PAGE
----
Philosophy and AI

Philosophy and AI text overlaying code and cartoon books and philosophers

 

Academic Team:
Ramón Alvarado (ralvarad@uoregon.edu
First-Year Experience Seminar Instructor
Lily Spurgat  (lspurgat@uoregon.edu)
FIG Assistant

9 credits
UGST 109 First Year Experience Seminar –1 Credit 
CRN:16528: R: 2:00PM-2:50PM, TYKE 240  
DCSI 101 Foundation Data Science – 4 Credits CRN: 11680: TR: 4:00PM-5:20PM, PAC 123, +LAB CRN: 11682, F: 11:00AM-12:50PM, LIL 275  
PHIL 130 Philosophy and Pop Culture – 4 Credits CRN: 14371: TR: 12:00PM-1:20PM, GSH 123, +LAB CRN: 14374: F: 1:00PM-1:50PM, LA 166 
 
 
About the FIG:

The recent advent of large language models such as generative pre-trained transformers (GPTs), and particularly their user-friendly interfaces, has made the term AI a household name. We hear and read about the promises and the dangers of AI in the news, social media, and even our courses. Often, these dangers and promises are communicated—by both the hype and the panic advocates—under the assumption that the ubiquity of this technology is all but inevitable: our phones already use it to optimize their photographic zoom capabilities; it is being used to hire, fire, admit or surveil us; it can write essays and emails for us; it can guide missiles, diagnose, recognize, and analyze; while it can also illustrate better than most us, converse, and perhaps even reason, better than us.  

In short, AI seems to already be everywhere or on its way there. And yet, what AI is, what its origins are in the history of technical artifacts, or how exactly it does what it seems to do seems to remain elusive to most of us. In this FIG we will ponder and discuss the philosophical ideas at the heart of AI (e.g., logicism, Turing machines, Turing tests, automation, etc.) while drawing from concepts in data science (e.g., machine learning, data analysis, etc.) to better inform our understanding of what AI really is and hence, hopefully, better understand the challenges we face as we integrate this technology into our lives. 

DCSI 101 Foundation Data Science - CoreEd or major satisfying course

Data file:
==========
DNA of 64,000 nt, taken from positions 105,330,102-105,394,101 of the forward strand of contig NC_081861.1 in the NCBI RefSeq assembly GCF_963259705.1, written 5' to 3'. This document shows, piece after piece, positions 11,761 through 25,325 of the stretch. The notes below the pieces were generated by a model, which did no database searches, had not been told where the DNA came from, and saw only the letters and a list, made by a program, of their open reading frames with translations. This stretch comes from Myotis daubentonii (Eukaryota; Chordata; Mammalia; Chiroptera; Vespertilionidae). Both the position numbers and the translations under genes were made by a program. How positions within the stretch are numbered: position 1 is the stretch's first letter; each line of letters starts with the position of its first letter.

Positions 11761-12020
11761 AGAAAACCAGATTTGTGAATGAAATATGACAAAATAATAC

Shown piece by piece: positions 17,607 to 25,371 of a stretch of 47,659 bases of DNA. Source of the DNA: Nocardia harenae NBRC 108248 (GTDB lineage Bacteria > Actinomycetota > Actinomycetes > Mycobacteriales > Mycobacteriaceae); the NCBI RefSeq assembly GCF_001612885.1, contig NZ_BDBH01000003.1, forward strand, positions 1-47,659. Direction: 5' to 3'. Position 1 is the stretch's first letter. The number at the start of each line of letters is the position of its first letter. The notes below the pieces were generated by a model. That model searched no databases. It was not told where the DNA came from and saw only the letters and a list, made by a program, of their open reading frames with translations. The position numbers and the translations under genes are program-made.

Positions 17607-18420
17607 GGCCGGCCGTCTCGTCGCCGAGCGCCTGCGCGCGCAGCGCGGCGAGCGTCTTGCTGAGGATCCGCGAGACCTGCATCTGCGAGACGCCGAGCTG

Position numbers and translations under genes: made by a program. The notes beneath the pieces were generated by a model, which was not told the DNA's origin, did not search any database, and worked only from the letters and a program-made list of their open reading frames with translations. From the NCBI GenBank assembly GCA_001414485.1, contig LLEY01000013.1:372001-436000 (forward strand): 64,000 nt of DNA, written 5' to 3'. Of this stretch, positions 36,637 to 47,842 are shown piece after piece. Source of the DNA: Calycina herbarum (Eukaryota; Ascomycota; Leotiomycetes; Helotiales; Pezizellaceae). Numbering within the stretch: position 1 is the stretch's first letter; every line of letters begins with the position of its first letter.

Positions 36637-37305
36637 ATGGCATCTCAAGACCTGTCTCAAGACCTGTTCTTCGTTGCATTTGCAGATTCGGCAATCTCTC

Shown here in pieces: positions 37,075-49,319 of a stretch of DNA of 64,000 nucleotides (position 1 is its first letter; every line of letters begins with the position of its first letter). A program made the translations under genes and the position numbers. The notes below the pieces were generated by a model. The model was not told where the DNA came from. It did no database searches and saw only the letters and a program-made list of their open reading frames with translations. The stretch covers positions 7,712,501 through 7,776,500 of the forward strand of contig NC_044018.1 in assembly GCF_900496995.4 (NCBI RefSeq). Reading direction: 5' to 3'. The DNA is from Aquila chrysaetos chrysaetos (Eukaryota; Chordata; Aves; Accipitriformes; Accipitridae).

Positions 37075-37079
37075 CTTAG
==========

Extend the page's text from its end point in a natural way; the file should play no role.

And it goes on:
This course utilizes a quantitative approach to explore fundamental concepts in data science. Students will develop key skills in programming and statistical inference as they interact with real-world data sets across a variety of domains. Ethical ramifications of data collection, data-driven decision making, and privacy will be explored. This course is intended to be accessible to students without prior experience in computer programming or statistics.

PHIL 130 Philosophy & Pop Culture - CoreEd or major satisfying course

The undertaking of philosophy, in its broadest and most inclusive sense, is the pursuit of a disciplined and self-reflexive examination of life--a self-conscious grappling with general and particular questions of worth, meaning, and knowledge, that have, at least since the time of Socrates, underwritten and reflected our understanding of ourselves as self-creating and self-determining beings. The recent widespread recognition that nearly all of our lives are now conditioned and informed by popular or mass culture has prompted an increasing engagement with it both as a phenomenon in general, and with the wide range of its products, by philosophers of all major schools, traditions, and disciplinary divisions.
The aim of this course is to enable students to engage in critical reflection central to the discipline of philosophy--that which would facilitate living an "examined life"--about, in, and through popular culture. Students will be empowered with critical capacity in relation to that with which they interact on a daily basis---films, television, graphic novels, pop music, online media, sports and games, and so on---and in respect to the most profound and general questions that confront us all. Therefore Philosophy and Popular Culture satisfies the criteria for the Arts and Letters group requirement.

Meet your FIG Assistant and Instructor!